Acquired Immunity: The body defense mechanism against specific antigens

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Acquired immunity is also known as adaptive or specific immunity. As the name specifies, it is capable of recognizing and selectively eliminating specific pathogens. Acquired immunity is a characteristic of vertebrates only. This kind of defense system is triggered in response to an exposure to a microorganism. However, specific defense mechanisms require several days to be activated. Following are some of the acquired immunity features:

Specificity: The immune system is capable of distinguishing various foreign molecules.

Diversity: It has the ability to recognize and distinguish a vast variety of foreign molecules.

Discrimination between self and non-self: It is able to recognize molecules that are foreign or non-self. In addition, it also recognizes self-bodies and does not harm them.

Memory: When the immune system first encounters a microbe or any foreign agent, it generates an immune response and finally eliminates the invader. The immune system retains the memory of its encounter with a particular pathogen. So, when the same pathogen comes in contact with the immune system, it recognizes it and evokes a heightened immune response.

Specific immunity is associated with two major groups of cells, which are lymphocytes and antigen-presenting cells. A healthy human body possess about a trillion lymphocytes. The lymphocytes are categorized into two types, which are T lymphocytes or T cells and B-lymphocytes or B cells. All these lymphocytes are produced in the bone marrow and the process of their production is called haematopoiesis.

Both B and T cells together generate two kinds of specific immunity in the body.

  1. Cell mediated (by T cells)

  2. Antibody mediated or humoral immunity (by B cells)

The large and complex foreign molecules (mostly proteins) that activate the specific immunity are known as antigens. Body immune systems recognize a large variety of antigens readily. However, antigenic determinants are those sites on antigens that are recognized by antibodies and receptors present on T cells and B cells.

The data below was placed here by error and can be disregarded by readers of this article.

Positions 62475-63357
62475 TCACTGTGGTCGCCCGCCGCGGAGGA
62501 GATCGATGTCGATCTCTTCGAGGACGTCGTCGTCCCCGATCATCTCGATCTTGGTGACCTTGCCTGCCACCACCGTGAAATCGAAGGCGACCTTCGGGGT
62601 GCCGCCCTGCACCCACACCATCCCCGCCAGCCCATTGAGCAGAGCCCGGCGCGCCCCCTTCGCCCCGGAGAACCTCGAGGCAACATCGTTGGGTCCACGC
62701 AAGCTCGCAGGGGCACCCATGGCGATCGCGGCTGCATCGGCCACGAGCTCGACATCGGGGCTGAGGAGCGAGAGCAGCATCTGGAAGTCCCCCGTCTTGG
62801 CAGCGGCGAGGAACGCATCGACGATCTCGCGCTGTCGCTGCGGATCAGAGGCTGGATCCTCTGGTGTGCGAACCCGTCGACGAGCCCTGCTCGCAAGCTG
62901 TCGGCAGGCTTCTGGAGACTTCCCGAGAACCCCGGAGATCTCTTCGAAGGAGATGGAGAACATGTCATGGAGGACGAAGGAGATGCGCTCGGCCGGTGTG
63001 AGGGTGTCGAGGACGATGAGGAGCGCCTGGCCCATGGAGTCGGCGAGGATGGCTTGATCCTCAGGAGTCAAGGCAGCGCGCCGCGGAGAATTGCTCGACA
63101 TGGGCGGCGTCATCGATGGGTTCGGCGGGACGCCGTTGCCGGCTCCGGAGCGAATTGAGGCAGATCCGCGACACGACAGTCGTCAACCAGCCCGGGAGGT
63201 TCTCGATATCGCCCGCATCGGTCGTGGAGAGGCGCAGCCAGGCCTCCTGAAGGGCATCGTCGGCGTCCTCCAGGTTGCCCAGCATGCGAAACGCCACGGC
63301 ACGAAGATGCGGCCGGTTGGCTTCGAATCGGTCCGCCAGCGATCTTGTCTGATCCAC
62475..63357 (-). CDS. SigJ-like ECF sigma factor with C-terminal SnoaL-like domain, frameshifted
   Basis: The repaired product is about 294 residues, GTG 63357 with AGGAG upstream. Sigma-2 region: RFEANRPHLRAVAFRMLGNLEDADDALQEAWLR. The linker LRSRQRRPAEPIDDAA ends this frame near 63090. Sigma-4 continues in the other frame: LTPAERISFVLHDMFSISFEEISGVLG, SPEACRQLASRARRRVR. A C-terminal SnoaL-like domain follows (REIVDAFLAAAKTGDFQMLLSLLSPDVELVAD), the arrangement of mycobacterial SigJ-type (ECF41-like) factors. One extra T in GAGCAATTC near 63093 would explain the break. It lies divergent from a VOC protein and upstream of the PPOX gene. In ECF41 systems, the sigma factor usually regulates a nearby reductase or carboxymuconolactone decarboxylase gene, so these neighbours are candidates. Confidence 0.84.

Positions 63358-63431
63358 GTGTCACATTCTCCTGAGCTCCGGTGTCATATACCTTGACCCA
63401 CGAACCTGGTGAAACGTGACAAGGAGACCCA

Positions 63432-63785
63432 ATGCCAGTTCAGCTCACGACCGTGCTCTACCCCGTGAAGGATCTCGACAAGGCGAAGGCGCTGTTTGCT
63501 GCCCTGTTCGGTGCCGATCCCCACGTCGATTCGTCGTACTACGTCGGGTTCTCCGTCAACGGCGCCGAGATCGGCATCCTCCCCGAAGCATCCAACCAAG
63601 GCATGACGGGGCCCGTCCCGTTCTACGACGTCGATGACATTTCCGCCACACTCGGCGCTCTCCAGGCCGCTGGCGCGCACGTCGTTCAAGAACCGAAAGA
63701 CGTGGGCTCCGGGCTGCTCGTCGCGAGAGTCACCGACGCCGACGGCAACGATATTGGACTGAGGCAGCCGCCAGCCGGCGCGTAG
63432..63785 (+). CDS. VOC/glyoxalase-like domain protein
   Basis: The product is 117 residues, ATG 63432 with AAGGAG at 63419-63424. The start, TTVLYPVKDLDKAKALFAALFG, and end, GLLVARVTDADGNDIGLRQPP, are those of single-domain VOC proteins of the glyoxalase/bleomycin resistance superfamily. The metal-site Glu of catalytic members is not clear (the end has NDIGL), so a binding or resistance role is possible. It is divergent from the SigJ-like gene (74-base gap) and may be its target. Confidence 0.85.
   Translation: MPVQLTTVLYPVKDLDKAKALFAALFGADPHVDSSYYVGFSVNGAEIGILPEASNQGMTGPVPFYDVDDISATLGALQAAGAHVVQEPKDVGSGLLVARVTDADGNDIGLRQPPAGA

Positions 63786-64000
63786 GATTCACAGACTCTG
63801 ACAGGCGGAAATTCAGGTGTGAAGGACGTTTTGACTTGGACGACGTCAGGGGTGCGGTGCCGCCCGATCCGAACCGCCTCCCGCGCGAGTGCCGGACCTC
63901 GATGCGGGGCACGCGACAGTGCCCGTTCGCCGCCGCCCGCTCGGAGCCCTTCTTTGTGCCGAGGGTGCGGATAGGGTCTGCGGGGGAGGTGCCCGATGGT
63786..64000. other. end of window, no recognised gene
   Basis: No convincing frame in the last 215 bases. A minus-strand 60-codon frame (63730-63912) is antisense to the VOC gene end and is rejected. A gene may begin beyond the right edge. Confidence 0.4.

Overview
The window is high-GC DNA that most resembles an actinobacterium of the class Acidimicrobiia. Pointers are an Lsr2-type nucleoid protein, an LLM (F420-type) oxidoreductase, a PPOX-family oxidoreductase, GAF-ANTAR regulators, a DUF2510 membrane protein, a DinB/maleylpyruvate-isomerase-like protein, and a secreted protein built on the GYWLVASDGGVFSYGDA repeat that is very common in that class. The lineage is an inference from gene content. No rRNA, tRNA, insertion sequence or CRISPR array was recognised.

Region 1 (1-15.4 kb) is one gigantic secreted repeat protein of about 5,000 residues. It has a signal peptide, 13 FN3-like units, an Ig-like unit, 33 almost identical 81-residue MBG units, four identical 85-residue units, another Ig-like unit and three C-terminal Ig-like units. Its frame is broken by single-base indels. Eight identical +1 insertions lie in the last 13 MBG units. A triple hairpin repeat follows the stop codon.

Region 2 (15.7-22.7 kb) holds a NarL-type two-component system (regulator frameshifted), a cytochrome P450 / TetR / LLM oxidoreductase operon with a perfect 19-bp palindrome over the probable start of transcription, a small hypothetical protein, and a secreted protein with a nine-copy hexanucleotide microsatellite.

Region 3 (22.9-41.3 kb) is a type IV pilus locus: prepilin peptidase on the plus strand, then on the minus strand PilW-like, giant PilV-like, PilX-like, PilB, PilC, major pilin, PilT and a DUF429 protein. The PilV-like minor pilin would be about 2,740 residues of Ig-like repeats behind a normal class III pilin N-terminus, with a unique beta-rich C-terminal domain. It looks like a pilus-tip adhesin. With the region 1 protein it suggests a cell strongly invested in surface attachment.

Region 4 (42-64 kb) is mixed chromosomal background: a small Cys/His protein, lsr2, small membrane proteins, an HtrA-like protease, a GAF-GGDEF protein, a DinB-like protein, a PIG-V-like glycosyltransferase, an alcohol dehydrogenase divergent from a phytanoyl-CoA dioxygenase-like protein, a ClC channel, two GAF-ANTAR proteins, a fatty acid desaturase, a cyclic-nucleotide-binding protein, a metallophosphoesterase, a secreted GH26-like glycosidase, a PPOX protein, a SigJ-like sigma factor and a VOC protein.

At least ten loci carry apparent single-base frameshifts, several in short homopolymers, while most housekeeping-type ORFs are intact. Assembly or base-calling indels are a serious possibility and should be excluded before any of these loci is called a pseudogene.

Cell-mediated immunity:

In this type of immunity, the subgroup of T cells called T cytotoxic cells, which are specific to a target cell (infected cell), are activated. The T cytotoxic cells destroy the target cells and therefore, prevent the completion of the life cycle of the pathogen. This kind of immunity also kills cancer cells.

Antibody-mediated immunity:

The B cells produce specialized proteins called antibodies, which are highly specific to a particular antigen. Antibodies are collectively termed as immunoglobulins or Ig. Each immunoglobulin molecule is made up of 4 polypeptide chains: the two long chains are called Heavy or H chains and two short chains are called light or L chains. These four polypeptide chains are held together to form a Y shaped structure. The top two tips of this Y shaped molecule bind to the specific antigens in a lock and key fashion, thus forming an antibody-antigen complex. The B cells thus direct the antibody-mediated immunity, which is also called humoral immunity.

Reference Section

Microbiologybytes. “Innate and Acquired Immunity.” Retrieved on December 4, 2008 from Acquired immunity.